Keeping computers synchronized on a network is vitally important, especially if the network in question deals with time sensitive transactions. And failing to keep a network synchronized can cause havoc leading to errors, vulnerabilities and endless problems with debugging.
However with the amount of online time servers available from reputable places such as NIST or Microsoft it is often queried as to why computer networks need to be synchronised to an external NTP time server.
These dedicated NTP devices are often seen as an unnecessary expense and many network administrators simply forgo them and connect to an online time server, after-all, it does the same job doesn’t it?
Actually there are two major reasons why NTP time servers are not only important but essential for most computer networks and to overlook them could be costly in many ways.
Let me explain. The first reason why an external NTP server is important is accuracy. It’s not that internet time sources are generally inaccurate (although many are) but there is the question of distance the time reference has to travel. Furthermore, in times when the connection is lost -whether it’s because of a local connection fault or the time server itself goes down – the network will start to drift until the connection is restored.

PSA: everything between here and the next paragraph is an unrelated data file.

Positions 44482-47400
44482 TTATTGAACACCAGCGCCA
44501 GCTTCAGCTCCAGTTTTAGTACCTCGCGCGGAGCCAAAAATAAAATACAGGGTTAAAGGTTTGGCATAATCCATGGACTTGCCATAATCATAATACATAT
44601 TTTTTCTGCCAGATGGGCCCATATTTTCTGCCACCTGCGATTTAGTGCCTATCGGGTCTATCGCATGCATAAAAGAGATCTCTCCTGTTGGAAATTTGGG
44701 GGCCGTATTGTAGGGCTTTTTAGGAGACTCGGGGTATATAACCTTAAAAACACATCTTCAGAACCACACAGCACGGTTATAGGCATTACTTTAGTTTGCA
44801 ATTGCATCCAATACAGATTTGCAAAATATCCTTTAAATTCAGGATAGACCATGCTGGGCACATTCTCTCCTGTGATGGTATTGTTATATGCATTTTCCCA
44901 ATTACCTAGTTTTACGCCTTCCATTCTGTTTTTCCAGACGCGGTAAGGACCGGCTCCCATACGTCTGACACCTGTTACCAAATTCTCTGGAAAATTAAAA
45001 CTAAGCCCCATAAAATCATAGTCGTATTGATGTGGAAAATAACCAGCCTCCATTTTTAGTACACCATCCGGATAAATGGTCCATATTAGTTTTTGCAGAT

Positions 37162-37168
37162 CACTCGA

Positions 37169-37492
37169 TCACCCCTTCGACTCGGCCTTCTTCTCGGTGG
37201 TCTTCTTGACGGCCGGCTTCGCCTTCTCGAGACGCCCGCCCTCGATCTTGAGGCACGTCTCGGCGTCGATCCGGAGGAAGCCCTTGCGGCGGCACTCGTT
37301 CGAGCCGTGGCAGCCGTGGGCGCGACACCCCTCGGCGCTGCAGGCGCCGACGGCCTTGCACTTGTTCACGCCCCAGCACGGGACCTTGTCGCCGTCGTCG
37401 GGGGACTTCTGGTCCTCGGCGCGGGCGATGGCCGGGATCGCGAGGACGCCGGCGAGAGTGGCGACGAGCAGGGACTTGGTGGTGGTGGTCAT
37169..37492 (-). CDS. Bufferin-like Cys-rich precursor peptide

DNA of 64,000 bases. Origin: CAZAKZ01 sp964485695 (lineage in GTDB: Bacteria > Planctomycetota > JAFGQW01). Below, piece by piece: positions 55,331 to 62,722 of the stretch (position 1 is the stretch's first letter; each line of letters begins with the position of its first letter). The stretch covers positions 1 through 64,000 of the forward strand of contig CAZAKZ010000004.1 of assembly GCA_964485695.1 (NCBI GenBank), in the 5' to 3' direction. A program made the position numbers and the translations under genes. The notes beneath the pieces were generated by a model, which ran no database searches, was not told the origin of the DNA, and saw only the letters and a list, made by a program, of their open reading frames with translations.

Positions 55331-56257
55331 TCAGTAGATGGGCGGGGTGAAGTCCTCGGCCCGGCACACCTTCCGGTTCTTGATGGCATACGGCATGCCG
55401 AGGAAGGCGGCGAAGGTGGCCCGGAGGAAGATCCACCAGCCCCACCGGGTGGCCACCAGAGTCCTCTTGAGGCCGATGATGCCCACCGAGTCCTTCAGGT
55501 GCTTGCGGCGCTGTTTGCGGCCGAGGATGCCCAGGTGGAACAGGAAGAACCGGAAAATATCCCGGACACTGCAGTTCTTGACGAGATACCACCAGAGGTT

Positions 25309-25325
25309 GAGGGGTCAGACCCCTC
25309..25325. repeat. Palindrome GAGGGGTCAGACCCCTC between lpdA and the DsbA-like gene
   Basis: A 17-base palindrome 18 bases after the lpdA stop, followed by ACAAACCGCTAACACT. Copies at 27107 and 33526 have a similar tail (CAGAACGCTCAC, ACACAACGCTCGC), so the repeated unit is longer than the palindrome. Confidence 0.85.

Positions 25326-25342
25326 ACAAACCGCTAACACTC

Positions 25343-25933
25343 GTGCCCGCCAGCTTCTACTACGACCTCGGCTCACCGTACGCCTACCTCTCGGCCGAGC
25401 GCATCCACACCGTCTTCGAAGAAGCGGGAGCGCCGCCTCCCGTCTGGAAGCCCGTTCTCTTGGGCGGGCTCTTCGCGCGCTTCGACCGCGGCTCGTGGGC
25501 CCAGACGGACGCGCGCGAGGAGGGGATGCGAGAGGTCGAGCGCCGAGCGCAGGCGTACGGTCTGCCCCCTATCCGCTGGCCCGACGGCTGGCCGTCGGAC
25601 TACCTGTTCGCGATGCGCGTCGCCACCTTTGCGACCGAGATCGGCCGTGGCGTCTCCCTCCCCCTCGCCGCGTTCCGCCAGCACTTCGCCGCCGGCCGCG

Secondly and perhaps most important is the security issues involved in using an Internet time source. The main problem is that if your connection to a time server through the then a open port (UDP 123 fro NTP requests) has to be left open, And as with any open port that can used as a gateway for malicious software and users.
The reason dedicated NTP time servers are essential for computer networks is that they work completely independently and external to the network’s firewall. Instead of accessing a time source across the Internet they use either GPS or radio transmissions to get the time. And in doing so they can provide accurate time all the time without fear of losing a connection or allowing a nasty Trojan through the firewall.